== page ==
Constitutive Expression of Short Hairpin RNA in Vivo Triggers Buildup of Mature Hairpin Molecules

Department of Medical and Molecular Genetics, Indiana University School of Medicine, Indianapolis, IN 46202, USA.
Human gene therapy (Impact Factor: 3.76). 07/2011; 22(12):1483-97. DOI: 10.1089/hum.2010.234
Source: PubMed


RNA interference (RNAi) has become the cornerstone technology for studying gene function in mammalian cells. In addition, it is a promising therapeutic treatment for multiple human diseases. Virus-mediated constitutive expression of short hairpin RNA (shRNA) has the potential to provide a permanent source of silencing molecules to tissues, and it is being devised as a strategy for the treatment of liver conditions such as hepatitis B and hepatitis C virus infection. Unintended interaction between silencing molecules and cellular components, leading to toxic effects, has been described in vitro. Despite the enormous interest in using the RNAi technology for in vivo applications, little is known about the safety of constitutively expressing shRNA for multiple weeks. Here we report the effects of in vivo shRNA expression, using helper-dependent adenoviral vectors. We show that gene-specific knockdown is maintained for at least 6 weeks after injection of 1 × 10(11) viral particles. Nonetheless, accumulation of mature shRNA molecules was observed up to weeks 3 and 4, and then declined gradually, suggesting the buildup of mature shRNA molecules induced cell death with concomitant loss of viral DNA and shRNA expression. No evidence of well-characterized innate immunity activation (such as interferon production) or saturation of the exportin-5 pathway was observed. Overall, our data suggest constitutive expression of shRNA results in accumulation of mature shRNA molecules, inducing cellular toxicity at late time points, despite the presence of gene silencing.

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Available from: Nuria Morral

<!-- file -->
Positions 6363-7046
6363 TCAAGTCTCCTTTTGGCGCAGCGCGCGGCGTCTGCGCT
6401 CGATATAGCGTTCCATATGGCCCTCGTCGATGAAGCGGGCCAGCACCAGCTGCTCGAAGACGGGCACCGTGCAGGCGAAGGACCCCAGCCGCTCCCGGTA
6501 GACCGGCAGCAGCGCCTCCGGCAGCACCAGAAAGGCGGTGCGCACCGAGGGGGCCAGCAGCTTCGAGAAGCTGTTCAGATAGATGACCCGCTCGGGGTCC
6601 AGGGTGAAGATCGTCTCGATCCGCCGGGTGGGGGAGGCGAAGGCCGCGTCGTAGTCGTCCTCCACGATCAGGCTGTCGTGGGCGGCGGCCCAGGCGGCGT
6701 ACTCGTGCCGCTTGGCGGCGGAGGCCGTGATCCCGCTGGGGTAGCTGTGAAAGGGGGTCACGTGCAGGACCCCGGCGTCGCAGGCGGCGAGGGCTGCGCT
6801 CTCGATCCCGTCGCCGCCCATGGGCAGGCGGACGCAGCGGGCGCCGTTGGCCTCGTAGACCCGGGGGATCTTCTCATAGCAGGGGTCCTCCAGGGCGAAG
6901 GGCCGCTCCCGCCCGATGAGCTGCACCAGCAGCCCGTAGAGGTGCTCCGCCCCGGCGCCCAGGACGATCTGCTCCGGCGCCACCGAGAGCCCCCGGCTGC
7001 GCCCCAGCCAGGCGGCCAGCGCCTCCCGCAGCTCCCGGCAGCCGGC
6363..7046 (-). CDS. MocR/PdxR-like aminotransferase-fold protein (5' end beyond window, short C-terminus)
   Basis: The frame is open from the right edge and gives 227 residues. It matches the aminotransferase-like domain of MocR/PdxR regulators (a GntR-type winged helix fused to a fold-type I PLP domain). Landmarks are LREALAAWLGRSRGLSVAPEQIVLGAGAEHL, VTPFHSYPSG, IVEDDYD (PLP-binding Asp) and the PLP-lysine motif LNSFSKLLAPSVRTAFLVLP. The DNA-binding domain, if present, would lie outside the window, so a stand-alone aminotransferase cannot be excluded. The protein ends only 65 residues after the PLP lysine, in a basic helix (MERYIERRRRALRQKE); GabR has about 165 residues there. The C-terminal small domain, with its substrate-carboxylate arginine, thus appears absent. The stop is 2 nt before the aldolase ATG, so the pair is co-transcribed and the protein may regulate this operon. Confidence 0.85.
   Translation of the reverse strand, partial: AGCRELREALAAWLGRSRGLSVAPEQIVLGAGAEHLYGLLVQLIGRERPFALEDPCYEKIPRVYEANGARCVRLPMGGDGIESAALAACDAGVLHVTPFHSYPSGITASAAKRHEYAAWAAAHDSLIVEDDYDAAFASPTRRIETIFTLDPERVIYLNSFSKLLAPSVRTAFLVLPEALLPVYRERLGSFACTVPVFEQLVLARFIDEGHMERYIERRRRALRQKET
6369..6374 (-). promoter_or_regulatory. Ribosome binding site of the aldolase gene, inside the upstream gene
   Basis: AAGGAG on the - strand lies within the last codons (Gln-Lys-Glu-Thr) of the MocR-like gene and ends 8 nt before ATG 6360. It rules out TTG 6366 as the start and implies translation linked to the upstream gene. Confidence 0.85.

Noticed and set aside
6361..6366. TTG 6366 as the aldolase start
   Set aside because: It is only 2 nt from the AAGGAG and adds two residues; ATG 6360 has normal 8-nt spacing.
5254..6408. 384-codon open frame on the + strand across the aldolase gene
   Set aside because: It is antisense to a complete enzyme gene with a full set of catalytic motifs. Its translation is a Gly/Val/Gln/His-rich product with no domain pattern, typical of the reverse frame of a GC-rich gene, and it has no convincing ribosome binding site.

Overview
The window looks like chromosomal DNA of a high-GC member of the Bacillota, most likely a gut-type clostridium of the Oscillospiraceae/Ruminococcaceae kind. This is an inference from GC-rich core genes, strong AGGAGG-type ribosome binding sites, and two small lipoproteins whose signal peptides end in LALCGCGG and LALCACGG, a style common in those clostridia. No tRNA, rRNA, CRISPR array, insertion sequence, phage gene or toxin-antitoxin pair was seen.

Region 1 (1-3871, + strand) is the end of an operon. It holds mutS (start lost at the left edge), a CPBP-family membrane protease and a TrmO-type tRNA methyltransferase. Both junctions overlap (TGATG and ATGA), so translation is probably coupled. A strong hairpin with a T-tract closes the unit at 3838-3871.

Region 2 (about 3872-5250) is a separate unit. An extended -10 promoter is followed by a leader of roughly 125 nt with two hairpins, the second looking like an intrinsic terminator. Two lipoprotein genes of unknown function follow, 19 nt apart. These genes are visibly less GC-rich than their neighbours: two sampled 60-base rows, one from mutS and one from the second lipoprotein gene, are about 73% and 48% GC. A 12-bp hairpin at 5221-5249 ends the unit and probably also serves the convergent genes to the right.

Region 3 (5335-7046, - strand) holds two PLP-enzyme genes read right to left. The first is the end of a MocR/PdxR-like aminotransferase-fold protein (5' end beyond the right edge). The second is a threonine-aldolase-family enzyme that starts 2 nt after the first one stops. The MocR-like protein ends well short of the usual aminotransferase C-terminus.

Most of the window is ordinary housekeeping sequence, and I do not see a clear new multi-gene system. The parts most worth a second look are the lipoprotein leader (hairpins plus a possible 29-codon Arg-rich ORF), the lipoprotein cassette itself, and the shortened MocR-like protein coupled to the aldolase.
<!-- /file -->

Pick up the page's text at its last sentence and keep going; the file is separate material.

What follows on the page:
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    • "RNA interference (RNAi) is a gene silencing phenomenon which was first discovered in Caenorhabditis elegans triggered by double-stranded RNA (dsRNA) (Lecellier et al., 2005). Several researchers reported hepatotoxicity and fatality induced by ectopic RNAi triggers when they attempted to intravenously inject adeno-associated virus (AAV)-mediated shRNA vectors into mouse models (Ahn et al., 2011; Borel et al., 2011; Martin et al., 2011), which seriously hindered therapeutic RNAi. On the other hand, "
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    • "A longer duration of effect has only been reported in HBV mice receiving adeno-associated virus expressing a short hairpin RNA (shRNA) targeting HBV.30 Although this vector-based approach is promising, lingering concerns over the long-term effects of constitutive shRNA expression remain.31 "
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    • "Furthermore, they also observed shRNA-dependent downregulation of three cellular miRNAs, including liver-specific miR-122, corroborating that shRNA overexpression can adversely perturb the miRNA/RNAi machinery in vivo. In line with this evidence, Ahn et al. [4] noted gradual hepatocyte death in mice treated with shRNA-expressing gutless adenoviral vectors that correlated with the buildup of mature shRNA molecules and the upregulation of miRNA-controlled hepatic genes. "
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